Michele Pellizzari, an economics professor at the University of Geneva in Switzerland, has a more serious claim: that course evaluations may in fact measure, and thus motivate, the opposite of good teaching.
His experiment took place with students at the Bocconi University Department of Economics in Milan, Italy. There, students are given a cognitive test on entry, which establishes their basic aptitude, and they are randomly assigned to professors.
The paper compared the student evaluations of a particular professor to another measure of teacher quality: how those students performed in a subsequent course. In other words, if I have Dr. Muccio in Microeconomics I, what’s my grade next year in Macroeconomics II?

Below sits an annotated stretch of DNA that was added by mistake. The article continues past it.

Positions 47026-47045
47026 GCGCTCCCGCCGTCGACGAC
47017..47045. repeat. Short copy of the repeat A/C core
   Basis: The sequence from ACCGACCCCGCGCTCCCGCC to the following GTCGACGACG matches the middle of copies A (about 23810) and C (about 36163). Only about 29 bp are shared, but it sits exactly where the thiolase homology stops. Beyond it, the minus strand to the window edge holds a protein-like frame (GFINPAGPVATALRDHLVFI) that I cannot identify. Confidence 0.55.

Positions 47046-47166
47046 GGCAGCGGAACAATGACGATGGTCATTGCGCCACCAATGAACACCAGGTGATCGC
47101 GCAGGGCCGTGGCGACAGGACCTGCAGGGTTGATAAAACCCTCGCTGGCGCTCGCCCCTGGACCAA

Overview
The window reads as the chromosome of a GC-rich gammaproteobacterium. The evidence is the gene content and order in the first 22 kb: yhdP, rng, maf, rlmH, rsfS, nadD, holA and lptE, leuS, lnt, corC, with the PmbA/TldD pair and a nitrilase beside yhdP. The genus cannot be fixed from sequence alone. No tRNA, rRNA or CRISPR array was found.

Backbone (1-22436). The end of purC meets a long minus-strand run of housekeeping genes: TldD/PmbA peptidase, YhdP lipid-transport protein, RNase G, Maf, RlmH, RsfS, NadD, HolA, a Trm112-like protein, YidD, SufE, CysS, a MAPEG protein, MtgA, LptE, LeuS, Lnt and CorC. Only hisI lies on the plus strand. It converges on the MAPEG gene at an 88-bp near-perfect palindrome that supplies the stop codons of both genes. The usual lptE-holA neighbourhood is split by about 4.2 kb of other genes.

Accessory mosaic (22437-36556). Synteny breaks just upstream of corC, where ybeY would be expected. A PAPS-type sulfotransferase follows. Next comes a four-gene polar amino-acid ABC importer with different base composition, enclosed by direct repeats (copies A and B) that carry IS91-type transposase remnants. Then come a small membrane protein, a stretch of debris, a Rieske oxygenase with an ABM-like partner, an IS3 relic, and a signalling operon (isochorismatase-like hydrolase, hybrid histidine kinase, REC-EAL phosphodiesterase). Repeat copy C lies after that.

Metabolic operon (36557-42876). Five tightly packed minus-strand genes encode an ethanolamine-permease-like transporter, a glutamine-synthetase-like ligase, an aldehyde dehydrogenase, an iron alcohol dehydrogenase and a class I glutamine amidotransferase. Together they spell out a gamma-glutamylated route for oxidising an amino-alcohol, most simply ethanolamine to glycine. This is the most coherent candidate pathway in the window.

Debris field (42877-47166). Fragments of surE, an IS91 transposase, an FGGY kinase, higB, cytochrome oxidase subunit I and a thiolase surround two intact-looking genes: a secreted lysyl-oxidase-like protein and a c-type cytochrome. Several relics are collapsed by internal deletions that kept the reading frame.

Here’s what he found. The better the professors were, as measured by their students’ grades in later classes, the lower their ratings from students.
“If you make your students do well in their academic career, you get worse evaluations from your students,” Pellizzari said. Students, by and large, don’t enjoy learning from a taskmaster, even if it does them some good.
There’s an intriguing exception to the pattern: Classes full of highly skilled students do give highly skilled teachers high marks. Perhaps the smartest kids do see the benefit of being pushed.
from NPR. When I get discouraged about how K-12 schools evaluate teachers I need only consider how universities do it. I magically feel better.